What does your iPod song collection say about you?
While not all of my favorite music is on my iPod, with three and a half days worth of music on there, what is present does tell a story. Or many stories. Was the artist with the most songs or albums present also my favorite? What would my track list say about me if a casual acquaintance glanced at it?
When I listen to music most often and what I listen to forms a solid outline of my own biography, in a way – at least to me. Every hour behind a lawnmower since I owned headphones had a soundtrack, and every commute since I got my license. My playlist is like an audio scrapbook. Looking through my collection dates back to the first cassette tape I purchased with money from my first job more than twenty years ago (yikes! that long?). Iron Maiden: Lost Somewhere in Time. I recall being amused that the answer to a history class quiz question on “Alexander the Great” was accurately represented in an Iron Maiden song of the same name. How did Alexander solve the Gordian Knot to become the master of Asia? Yeah, he cut it.
When I stop and think about it, every period of my life had certain albums I might associate with it. Whether it was countless hours in front of my C64 playing a dungeon crawl game to “Alice in Chains”, classic Dungeons and Dragons with friends to “Metallica” and “Anthrax”, or the timelessly relevant tracks in “NIN: Pretty Hate Machine”, most of my music reminds me of something, someplace, or in a few cases; people.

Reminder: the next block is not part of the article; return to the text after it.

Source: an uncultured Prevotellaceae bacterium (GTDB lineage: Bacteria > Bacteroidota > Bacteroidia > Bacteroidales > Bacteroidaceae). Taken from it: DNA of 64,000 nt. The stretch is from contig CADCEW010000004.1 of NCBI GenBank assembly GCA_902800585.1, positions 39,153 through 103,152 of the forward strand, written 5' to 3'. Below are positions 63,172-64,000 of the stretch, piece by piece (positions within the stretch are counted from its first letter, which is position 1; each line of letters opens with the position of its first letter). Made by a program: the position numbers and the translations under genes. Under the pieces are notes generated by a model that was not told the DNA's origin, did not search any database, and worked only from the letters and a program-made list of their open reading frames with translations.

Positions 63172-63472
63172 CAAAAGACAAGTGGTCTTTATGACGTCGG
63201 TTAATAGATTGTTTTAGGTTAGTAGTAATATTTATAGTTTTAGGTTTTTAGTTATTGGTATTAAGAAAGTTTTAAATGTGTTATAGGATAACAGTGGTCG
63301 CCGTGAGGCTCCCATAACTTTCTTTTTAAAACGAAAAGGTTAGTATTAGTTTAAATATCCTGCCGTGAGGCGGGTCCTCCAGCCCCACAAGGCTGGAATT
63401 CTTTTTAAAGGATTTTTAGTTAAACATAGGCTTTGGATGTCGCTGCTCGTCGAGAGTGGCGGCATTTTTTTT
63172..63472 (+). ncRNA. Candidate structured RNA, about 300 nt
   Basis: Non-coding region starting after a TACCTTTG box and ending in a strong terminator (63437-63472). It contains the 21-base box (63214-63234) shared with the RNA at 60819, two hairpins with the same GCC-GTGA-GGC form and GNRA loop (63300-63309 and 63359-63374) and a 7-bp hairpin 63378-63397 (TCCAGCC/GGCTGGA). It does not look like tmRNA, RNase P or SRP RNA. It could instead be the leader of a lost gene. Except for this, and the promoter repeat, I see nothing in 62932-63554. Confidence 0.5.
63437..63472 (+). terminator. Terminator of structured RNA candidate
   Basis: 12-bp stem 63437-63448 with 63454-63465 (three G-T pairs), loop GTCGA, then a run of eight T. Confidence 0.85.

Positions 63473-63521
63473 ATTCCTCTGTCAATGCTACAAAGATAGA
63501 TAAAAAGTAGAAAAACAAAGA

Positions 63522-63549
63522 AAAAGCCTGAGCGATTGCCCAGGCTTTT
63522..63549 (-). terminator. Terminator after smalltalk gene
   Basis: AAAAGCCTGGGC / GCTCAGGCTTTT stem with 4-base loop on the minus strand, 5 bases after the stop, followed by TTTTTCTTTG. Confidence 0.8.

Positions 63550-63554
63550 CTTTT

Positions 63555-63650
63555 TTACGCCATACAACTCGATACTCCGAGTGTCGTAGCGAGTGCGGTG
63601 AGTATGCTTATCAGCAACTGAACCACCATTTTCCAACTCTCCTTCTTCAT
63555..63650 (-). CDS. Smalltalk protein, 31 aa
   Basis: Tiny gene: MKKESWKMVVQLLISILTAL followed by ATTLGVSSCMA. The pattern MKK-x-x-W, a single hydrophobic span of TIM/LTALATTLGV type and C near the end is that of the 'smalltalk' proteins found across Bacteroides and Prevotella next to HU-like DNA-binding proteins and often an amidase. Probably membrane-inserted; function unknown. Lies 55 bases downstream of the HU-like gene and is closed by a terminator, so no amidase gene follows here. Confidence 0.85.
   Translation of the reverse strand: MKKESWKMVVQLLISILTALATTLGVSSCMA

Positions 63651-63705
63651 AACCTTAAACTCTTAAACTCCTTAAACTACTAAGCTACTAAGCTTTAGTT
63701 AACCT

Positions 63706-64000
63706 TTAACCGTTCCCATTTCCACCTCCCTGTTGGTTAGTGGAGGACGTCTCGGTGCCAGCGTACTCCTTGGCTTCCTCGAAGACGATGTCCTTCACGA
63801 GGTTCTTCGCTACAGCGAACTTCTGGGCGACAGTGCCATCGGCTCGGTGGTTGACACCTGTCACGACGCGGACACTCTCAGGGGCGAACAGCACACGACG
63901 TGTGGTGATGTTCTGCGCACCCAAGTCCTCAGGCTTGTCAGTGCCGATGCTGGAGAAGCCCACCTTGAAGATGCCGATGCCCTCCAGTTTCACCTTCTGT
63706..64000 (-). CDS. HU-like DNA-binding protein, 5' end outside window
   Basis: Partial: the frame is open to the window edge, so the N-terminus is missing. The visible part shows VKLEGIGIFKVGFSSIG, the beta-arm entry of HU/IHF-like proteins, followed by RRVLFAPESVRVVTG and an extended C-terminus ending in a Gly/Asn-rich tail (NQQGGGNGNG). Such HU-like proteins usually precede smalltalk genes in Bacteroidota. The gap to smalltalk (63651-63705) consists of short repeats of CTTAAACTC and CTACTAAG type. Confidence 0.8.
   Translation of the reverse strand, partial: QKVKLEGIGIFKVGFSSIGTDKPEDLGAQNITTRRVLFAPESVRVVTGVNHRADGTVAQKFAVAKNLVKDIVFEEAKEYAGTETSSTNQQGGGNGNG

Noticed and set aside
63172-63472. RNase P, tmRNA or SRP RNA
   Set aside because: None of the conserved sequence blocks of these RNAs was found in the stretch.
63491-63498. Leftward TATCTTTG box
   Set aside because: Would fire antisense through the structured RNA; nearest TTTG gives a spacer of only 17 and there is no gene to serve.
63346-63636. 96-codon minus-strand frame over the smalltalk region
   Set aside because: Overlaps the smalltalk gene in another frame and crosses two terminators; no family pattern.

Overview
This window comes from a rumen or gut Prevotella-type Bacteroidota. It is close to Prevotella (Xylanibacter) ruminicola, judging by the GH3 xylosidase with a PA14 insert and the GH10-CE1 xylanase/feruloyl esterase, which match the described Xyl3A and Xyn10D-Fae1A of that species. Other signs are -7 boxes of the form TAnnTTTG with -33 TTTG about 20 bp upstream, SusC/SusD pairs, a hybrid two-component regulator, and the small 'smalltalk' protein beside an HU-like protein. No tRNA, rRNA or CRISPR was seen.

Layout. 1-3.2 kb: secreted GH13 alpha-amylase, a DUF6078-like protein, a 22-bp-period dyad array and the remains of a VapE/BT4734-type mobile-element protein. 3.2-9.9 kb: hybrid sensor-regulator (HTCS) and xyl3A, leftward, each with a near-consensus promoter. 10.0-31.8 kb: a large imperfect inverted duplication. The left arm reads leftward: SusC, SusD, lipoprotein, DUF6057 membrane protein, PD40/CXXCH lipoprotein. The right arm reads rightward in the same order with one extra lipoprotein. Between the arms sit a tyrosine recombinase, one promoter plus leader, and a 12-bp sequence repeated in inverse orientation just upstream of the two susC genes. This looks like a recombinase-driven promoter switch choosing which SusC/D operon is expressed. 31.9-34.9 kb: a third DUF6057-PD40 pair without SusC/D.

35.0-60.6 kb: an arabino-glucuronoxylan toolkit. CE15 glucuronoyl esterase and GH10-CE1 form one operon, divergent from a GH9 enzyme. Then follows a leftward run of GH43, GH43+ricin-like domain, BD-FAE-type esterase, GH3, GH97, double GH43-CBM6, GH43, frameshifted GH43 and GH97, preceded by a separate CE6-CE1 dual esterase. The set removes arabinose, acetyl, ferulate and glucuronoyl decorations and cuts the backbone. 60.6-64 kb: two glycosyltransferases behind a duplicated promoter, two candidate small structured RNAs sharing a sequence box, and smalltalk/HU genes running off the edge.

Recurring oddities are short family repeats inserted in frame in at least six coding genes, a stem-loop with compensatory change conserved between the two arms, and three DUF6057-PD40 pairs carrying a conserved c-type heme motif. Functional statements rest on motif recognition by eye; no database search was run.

Fast forward through the decades and while my music tastes broadened to include everything from classical movie soundtracks and Enya to System of A Down and Sepultura, the two artists I had more content from than any other were Metallica and Nine Inch Nails. The former, in sheer content. With everything present except their live tour boxed set, they beat out NIN by just a few songs, the latter whose track total included the forty-someodd short wordless instrumental outtakes on the double album “Ghosts I-IV”.
Metallica coming out on top wasn’t really surprising, although I wasn’t sure before I counted. Looking at the bands represented, few have been producing consistently good music for as long. I was first turned on to the band a few years after their debut in 83, but haven’t missed buying an album at release since. And yes, I actually buy my music despite the ease of downloading it free – something I am proud of, and not just because Metallica lead singer Hetfield took an unpopular stand against “Napster” and similar media sharing services.
Ever had your iTunes Genius playlist come back with something really, really weird? Could be my fault, but I doubt that I am the only one who thinks Enya’s “Celts” transitions well to “A Downward Spiral”.
Or maybe I am.